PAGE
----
There’s a lot of advice floating around author forums on how to do indie publishing the “right way.”
And there’s no shortage of input from people outside the indie publishing world on it, too.
But how does an indie writer, struggling to make it in a sea of self-published books and authors, know what advice is good and what should be ignored?
Unfortunately, there’s no hard and fast answer to that. So much depends on what business model you’ve chosen, and what your goals for indie publishing are.
One thing is true, however: Just because it worked for one author doesn’t mean it’s going to work for another. Or any other, frankly.
Here’s an example: I wrote about the Liliana Nirvana Technique of having a simulated “back list” for writers to release and generate interest and attention from the publishing platforms. (Amazon.) But, while the method has been tried and proven by more than one indie author, many others indicate they tried it and it didn’t succeed for them.
What’s a writer to believe?
This morning, Kristine Kathryn Rusch has a great article discussing whether writers should write to market. That is, she’s talking about whether writers should write what sells, or write to heart – that is, what they love.
I’ve struggled with this for the longest time now. When vampire fiction became The Hot Thing, I considered writing vampires. I can write vampires, even if I don’t love vampires. Read a few popular books by the vampire hipster authors, and I’d have enough of the modern tropes in hand to write something similar. Probably. (I don’t want to overstate my abilities here.)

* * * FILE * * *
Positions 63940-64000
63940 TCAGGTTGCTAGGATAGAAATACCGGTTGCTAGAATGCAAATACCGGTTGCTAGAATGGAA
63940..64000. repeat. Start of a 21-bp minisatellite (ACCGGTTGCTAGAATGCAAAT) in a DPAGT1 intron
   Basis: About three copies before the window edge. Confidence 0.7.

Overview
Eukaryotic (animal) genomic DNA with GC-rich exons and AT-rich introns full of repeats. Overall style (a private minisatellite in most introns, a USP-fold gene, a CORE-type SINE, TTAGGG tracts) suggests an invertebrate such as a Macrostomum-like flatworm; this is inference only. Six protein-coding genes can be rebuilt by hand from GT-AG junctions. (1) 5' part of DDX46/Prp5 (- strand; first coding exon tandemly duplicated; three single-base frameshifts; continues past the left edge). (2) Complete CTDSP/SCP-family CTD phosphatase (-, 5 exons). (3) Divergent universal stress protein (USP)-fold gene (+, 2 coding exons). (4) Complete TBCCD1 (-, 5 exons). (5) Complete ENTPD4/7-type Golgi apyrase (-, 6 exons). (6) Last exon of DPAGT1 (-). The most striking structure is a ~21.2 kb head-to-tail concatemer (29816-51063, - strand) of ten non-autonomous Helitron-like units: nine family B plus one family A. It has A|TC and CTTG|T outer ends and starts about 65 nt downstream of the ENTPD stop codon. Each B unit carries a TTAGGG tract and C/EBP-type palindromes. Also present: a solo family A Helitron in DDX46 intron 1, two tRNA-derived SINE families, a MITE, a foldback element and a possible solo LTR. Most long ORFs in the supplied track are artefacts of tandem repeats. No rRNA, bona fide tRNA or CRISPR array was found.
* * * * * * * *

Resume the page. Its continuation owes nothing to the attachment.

And when porn – sorry, I mean erotica – exploded into popularity with the rise (sorry) of 50 Shades of Grey (and if you don’t know it yet, this is actually Twilight fanfiction), I considered writing that, too. (I’ve done it before, but not for publication. And no, my conscience wouldn’t let me do it. I’m probably lousy at it, too. What I did write didn’t garner many views.)
So now what? What’s selling now? What’s the most bankable thing I could write to make some money now? to grow a readership now? to be able to leave my day job behind and write full-time?
See, that’s the goal for me. To be able to write full-time. To sit at home in my underwear scratching myself and create stories and have people pay me for that. Wait…maybe I’ve said too much…
Anyway, the point is, full-time writing is my goal. I want that more than anything else in my personal life. Okay, maybe the lottery, but only if it’s over $300 million.
To get there – writing full-time, not the $300 million lottery – from here requires replacing my income, and affording health insurance benefits for me and my family, out of pocket. In other words, becoming a full-time writer means sustaining my current lifestyle. I don’t want to be a full-time writer who can’t afford car insurance, or the occasional night out on the town, or visits to the doctor or dentist, never mind rent and utilities.
It’s not a simple thing to do. And the world of readers has so far delivered a message I didn’t want: That I stink. No one’s buying my stuff.